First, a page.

Of Sticks and Strong Coffee: Greg Howard and the Java Men Play the Rudyard

By Tim Roberts

It looks like a fretboard from a big guitar, contains twelve strings, and may have been one of the instruments played by the band in the Cantina scene in Star Wars. It's the Chapman Stick and Greg Howard is one of its masters. He appeared with the Java Men - Todd Hildreth on keyboard, Craig Wagner on guitar, and Ray Rizzo on drums - in a performance and jam session at the Rudyard Kipling on July 14.

During Howard's segment of the show, he first demonstrated the full capabilities of the Chapman Stick. It is held just like a guitar. The performer plays bass lines with the left hand and melody and chords with the right, like a piano at a vertical angle. Howard, whose work is featured on the recent Dave Matthews Band recording Before These Crowded Streets, was able to change the sound of the melody by tapping foot pedals in front of him. The melody could sound hollow, almost acoustic one time, then screech like an electric guitar, then become a series of chordal, almost chime-like tones. The changes between each sound and method of playing were seamless. He capped off this portion of the show with a segue directly into "Norwegian Wood."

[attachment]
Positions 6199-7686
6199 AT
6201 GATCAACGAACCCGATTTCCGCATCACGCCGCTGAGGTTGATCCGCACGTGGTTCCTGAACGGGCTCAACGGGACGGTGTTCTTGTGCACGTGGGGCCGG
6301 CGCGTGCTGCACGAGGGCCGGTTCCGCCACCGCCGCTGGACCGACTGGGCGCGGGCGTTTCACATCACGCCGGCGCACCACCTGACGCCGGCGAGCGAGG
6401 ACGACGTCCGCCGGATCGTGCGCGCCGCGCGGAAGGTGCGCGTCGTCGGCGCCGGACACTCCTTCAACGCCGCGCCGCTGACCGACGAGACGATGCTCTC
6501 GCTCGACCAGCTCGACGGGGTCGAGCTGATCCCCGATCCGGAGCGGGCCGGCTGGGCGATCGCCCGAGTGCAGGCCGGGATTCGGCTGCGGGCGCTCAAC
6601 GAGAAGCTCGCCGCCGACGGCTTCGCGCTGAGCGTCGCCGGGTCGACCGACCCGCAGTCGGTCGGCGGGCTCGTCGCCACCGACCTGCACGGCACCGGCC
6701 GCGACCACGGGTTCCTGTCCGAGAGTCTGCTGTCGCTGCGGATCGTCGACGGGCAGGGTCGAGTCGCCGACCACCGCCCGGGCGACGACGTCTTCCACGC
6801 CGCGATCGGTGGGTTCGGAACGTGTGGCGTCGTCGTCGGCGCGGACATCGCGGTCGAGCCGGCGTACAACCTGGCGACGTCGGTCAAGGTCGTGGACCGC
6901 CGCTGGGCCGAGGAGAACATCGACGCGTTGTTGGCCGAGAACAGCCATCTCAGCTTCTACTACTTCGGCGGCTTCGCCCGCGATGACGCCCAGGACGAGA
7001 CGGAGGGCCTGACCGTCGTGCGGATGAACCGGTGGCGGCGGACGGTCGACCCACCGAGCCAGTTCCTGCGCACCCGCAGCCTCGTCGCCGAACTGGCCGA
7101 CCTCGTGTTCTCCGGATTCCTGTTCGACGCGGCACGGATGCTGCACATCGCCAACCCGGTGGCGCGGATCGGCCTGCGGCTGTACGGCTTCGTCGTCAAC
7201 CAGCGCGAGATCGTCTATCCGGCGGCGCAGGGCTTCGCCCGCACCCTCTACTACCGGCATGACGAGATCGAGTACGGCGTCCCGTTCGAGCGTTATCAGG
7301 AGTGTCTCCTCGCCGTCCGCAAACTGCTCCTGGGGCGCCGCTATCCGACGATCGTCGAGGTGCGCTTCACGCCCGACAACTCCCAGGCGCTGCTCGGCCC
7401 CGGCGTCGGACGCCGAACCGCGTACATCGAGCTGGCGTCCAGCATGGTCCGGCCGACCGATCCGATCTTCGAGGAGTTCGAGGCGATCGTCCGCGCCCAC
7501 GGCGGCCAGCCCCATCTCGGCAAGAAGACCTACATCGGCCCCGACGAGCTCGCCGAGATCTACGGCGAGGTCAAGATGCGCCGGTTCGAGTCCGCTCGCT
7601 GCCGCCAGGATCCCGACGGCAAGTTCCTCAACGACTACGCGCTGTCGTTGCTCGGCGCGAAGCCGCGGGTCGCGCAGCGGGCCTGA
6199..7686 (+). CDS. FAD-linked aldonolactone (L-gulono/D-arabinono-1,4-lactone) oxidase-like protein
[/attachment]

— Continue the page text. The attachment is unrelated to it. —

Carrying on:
Java Men drummer Ray Rizzo then joined Howard for a duet section featuring works from his CDs, two Latin-tinged numbers called "Goya's Dream" and "El Chique." Adding trumpeter Charles Ferris, Howard and Rizzo played the Miles Davis classic "All Blues."

After Howard finished, the Java Men performed a short-but-flawless set of their works. Howard and Ferris rejoined them for an extended, jaw-dropping jam session.

It started with Howard taking the lead on a standard version of "Autumn Leaves." After playing the theme and taking a solo, the song changed into something that sounded like fusion, then rock, then rhythm-and-blues, then into something indescribable, with a bare trace of a melody, where keyboardist Todd Hildreth played the "Theme From S.W.A.T" over the changes. There was a short breath of a pause, then the combo popped right back into "Autumn Leaves." It earned them a standing ovation.

Chicago-based Spazztet, originally on the bill with Howard and the Java Men, was not able to make it to the performance.